Thursday, June 26, 2008


I went to have an MRI of my brain as a basic mapping image for the Neurosurgeon. Now for most of you this would not be any type of adventure but for a claustrophobic wimp like my self it was very stressful.

I do not like small places and even in a crowded elevator I begin to break a sweat, so imagine me in an MRI tube "NOT". I spent several hours searching for an alternative to the standard MRI and cam across Upright MRI in Deer field, IL. This is an open MRI unit that you actually sit upright in like your in a chair. The radiology purists state the image quality from these are not as high quality as those from a standard unit, but for my purposes of a baseline scan it was acceptable. Though I was still a bit cramped between the magnets I was comfortable enough to clam myself to be still for the 40 minute exam.

I am told that the pre-operative MRI I can be sedated for the day day of the surgery. I find it humorous that I am not truly concerned about them drilling holes in my head and inserting wires while I am awake but I have to be put to sleep to have an MRI. I guess we all have our stranger phobias.

My next entry will deal with the emotional experience of having your affairs in order.

Stay Focused,


The meeting with the Physician assistant

Well now it was Friday and I had some time to absorb the idea of having brain surgery. I was not feeling apprehensive but I was a bit uneasy just because I have read a great deal on this and I thought I knew what to expect.

As I looked down the hallway I saw Peggie coming to greet me. She is a pleasant young lady who is very personable and not overly clinical in her approach. I was put at ease very quickly by her demeanor. She began by explaining the procedure I would follow in the coming months to prepare for the surgery.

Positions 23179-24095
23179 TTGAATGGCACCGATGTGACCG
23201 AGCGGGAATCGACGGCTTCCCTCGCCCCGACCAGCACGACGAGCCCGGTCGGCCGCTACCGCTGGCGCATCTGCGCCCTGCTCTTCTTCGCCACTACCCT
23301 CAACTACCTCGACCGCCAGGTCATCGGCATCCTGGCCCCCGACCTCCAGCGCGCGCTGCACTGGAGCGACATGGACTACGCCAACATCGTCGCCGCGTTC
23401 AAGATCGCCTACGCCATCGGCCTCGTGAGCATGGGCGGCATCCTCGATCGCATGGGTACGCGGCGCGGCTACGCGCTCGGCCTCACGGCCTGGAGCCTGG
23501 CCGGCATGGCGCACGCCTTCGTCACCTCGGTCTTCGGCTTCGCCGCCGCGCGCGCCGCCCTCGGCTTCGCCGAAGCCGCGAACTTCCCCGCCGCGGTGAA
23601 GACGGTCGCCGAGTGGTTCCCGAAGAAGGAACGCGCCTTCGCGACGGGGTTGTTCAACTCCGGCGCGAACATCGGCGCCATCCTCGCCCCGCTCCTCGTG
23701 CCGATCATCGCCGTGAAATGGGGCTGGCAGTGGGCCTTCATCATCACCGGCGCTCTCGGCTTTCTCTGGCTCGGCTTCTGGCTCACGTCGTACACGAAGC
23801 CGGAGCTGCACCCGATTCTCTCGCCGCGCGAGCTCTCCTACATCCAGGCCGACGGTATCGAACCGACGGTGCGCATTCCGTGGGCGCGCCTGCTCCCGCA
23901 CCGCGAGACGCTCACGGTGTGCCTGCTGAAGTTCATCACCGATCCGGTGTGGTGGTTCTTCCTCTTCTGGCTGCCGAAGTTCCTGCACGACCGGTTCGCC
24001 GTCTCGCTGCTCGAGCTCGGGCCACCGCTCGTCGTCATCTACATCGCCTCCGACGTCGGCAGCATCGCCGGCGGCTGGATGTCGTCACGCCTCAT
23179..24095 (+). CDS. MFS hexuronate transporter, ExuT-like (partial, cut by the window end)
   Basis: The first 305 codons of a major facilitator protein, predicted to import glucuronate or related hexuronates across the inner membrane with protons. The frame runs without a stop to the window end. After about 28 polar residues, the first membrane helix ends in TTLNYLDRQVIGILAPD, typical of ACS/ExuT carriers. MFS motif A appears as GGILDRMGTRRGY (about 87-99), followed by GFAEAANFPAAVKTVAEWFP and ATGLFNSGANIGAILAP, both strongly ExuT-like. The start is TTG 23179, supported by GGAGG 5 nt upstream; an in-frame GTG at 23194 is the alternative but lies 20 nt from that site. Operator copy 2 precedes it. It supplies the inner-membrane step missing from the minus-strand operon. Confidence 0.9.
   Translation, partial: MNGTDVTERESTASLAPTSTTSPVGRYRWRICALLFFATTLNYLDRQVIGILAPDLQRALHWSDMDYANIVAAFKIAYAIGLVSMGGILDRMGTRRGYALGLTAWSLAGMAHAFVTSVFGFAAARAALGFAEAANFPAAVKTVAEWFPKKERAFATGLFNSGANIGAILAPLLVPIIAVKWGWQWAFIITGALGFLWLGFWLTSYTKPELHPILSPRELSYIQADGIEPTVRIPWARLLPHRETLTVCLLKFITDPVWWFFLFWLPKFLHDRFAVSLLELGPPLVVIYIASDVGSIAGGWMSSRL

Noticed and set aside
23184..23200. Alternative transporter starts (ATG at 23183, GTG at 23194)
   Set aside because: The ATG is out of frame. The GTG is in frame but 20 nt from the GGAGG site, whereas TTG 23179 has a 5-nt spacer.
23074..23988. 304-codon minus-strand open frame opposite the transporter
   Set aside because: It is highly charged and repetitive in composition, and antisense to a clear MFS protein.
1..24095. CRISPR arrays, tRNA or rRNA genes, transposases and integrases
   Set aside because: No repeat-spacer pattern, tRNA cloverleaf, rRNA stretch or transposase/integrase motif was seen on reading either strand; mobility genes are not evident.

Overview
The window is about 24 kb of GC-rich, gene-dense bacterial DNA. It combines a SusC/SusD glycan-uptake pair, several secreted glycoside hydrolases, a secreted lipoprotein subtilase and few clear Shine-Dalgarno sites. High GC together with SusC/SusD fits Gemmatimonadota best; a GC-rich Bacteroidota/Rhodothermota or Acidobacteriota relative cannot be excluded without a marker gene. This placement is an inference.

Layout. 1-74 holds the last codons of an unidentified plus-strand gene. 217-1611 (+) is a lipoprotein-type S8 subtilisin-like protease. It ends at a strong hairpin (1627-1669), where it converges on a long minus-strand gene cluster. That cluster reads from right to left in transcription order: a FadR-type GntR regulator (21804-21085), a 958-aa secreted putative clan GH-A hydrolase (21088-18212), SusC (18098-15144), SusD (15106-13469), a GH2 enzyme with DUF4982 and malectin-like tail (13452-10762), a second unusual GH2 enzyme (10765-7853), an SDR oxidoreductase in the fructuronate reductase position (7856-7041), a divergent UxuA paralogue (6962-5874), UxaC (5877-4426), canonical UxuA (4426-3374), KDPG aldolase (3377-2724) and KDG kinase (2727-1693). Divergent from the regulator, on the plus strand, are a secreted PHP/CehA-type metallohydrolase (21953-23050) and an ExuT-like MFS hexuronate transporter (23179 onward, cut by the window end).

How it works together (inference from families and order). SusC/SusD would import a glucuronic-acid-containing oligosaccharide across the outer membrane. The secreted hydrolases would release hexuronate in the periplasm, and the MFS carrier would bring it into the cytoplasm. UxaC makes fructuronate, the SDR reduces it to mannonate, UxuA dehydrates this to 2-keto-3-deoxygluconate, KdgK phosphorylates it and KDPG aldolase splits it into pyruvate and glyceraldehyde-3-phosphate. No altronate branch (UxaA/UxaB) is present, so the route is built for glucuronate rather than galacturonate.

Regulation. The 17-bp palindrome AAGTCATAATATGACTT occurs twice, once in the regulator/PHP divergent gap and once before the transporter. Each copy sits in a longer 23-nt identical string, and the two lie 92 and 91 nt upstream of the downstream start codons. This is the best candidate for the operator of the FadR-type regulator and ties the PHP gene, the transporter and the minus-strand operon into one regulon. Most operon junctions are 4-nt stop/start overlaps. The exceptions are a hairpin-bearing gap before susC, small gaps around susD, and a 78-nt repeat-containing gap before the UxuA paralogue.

Now normally it would not take several months but I have so many travel commitments for work through the end of August and then a vacation in early September. So with all that I have decided not to have the surgery until I return from vacation in mid September. Some do not agree with my decision but after all this is somewhat of an elective procedure and my Parkinson;s will still be there in September (unfortunately).

So as we began o discuss the pre-operative procedure I realized she was speaking to me in very laymen terminology which sometimes for me is harder to understand. I explained to her my experience in the medical field and my current position that deals with clinical procedures and research daily. This made the conversation more comfortable, at least from my side. so here is what I was told was the testing I had to go through prior to the actual surgery.

1) You will be seen in the morning, before you have taken any Parkinson medication. In fact, the last dose of Parkinson medications should be taken at least 12 hours before the evaluation takes place; hence, you are scheduled to be seen at 8:00 AM, so your last dose of Parkinson medications should be no later than 8:00 PM July 30th. Of course, you should continue to take your medications for other diseases, such as high blood pressure, diabetes and so on. It may be difficult for you to come in before taking any Parkinson medications, but please understand this is essential for a proper evaluation. As you may be aware, transportation from your car to the clinic by wheelchair is available. As we discussed, it may be worthwhile to stay in a hotel close to the hospital for the night prior to the evaluation.